Based on the book of the same name by EJ Stapleton, The Calico Buffalo gives a close look at a day in the life of a herd of wild buffalo. Not only are these walking and talking buffalo, but they are also animals which struggle with similar problems previously assumed exclusive to the human race—namely, this herd has a major problem with equality across all buffalo. When the Chief Buffalo’s first-born calf is one with a hide of bright orange and white–completely different than the dark brown and black of the rest of the herd, the Chief (Rhys Gilyeat) and his wife Willa-Mah (Rachel Rhodes-Devey) fear for the challenges their son might face living life as an outcast.
In order to keep his secret in the family, the young Bora-Boh (Zachary Infante) is taught to cover himself in mud every single day as a way to hide his differences, but given no explanation as to why. Running around the stage with wild abandon, Infante is an affable protagonist who is exuberant from beginning to end. Even despite the hardships the young calf faces, Infante is bright-eyed and fully committed.
Every hero needs a best friend, and that’s exactly what Infante’s Bora-Boh finds in Bittle, a toad with his own differences. Bittle, played by Brooke Shapiro, is a fun little guy with quite the big “boom.” Goofy, a little zany, and a nice compliment to Infante, this friendship is the most important relationship in the show. In recognizing each other’s differences, the pair come to realize that maybe these so-called “flaws” aren’t actually a burden at all, rather these are the things that make them unique and special. In “Two Stars,” Bora-boh and Bittle take a major stride towards owning their individuality through a strong and supportive friendship.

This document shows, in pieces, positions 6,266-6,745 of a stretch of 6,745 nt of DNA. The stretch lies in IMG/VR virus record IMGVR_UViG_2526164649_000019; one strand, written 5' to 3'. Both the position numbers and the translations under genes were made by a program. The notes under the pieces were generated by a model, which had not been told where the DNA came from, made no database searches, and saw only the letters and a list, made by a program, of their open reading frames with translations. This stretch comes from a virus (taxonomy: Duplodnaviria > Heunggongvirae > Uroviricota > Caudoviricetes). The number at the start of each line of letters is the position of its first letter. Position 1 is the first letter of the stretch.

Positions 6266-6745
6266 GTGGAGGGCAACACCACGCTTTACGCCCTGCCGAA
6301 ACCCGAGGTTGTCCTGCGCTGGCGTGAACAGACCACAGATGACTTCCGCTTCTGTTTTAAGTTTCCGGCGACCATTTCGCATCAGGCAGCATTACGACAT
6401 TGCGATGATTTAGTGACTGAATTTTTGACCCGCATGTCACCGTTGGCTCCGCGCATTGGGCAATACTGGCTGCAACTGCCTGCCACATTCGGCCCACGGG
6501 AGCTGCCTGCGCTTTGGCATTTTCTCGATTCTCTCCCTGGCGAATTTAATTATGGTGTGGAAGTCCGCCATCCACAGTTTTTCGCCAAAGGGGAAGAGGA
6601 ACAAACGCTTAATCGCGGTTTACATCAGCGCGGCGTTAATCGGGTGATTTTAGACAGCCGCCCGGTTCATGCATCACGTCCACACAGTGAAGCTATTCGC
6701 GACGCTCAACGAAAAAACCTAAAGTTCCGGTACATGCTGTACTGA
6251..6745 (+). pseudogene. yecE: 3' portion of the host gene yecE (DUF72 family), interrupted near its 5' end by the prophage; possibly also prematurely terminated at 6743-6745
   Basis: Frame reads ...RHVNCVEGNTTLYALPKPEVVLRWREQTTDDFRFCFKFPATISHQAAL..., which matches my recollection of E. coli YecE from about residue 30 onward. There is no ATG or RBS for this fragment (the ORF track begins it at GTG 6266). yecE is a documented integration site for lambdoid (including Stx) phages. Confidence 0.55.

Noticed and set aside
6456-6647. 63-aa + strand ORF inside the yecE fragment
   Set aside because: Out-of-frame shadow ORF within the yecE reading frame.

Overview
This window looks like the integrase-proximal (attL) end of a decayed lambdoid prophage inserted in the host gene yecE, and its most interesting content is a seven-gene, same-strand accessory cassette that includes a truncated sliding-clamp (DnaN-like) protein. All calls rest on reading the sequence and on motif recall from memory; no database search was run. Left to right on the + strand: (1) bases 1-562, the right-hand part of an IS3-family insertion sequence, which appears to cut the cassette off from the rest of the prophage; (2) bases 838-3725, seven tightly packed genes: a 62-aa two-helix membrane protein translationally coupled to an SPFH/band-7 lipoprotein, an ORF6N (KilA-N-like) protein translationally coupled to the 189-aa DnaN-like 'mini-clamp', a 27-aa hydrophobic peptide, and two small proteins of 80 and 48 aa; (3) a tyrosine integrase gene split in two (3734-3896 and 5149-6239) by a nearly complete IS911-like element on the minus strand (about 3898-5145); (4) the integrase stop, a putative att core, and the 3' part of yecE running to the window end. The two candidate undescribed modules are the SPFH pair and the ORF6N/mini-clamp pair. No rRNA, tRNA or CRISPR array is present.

The script (EJ Stapleton) and score (Peter Stopschinski & EJ Stapleton) of The Calico Buffalo is one which mixes classic music theater with a myriad of contemporary styles. “Day of All Days” is a rustic anthem which feels adamantly American; “Mother Nature’s Mistakes” provides an oddly romantic vision of a fearful pack of wolves. In an “eleventh hour” moment, the character known as the Ancient (Anthea Neri) brings down the house with the diva-inspired “Got Good Soul.” For something which by genre is considered “children’s theater,” the scope of the entire musical is quite large in scale, and anything but childish.
Overall, this is a fun-filled evening that does not cater to children in the least. For this approachable and enjoyable new musical, director Craig J. George and choreographer Billy Sprague, Jr. have created a thoughtful and well-conceived production which is welcome entertainment for an audience of any age. To assist in the suspension of disbelief in watching a walking-and-talking herd of buffalo, the costume design by Claire Aquila is positively campy, and suits the production perfectly.
The Calico Buffalo is a highlight of the 2015 New York Music Theatre Festival which is backed by solid performances and a strong creative team, and teaches a lesson which is meaningful for any individual—whether child, adult, or animal.
The Calico Buffalo (July 8 – 16th)
The New York Musical Theatre Festival in association with Bosc Publishing Company
PTC Performance Space, 555 West 42nd Street, in Manhattan
For tickets, call 212-563-9261 or visit http://www.nymf.org/calicobuffalo
Running time: one hour and 45 minutes including one intermission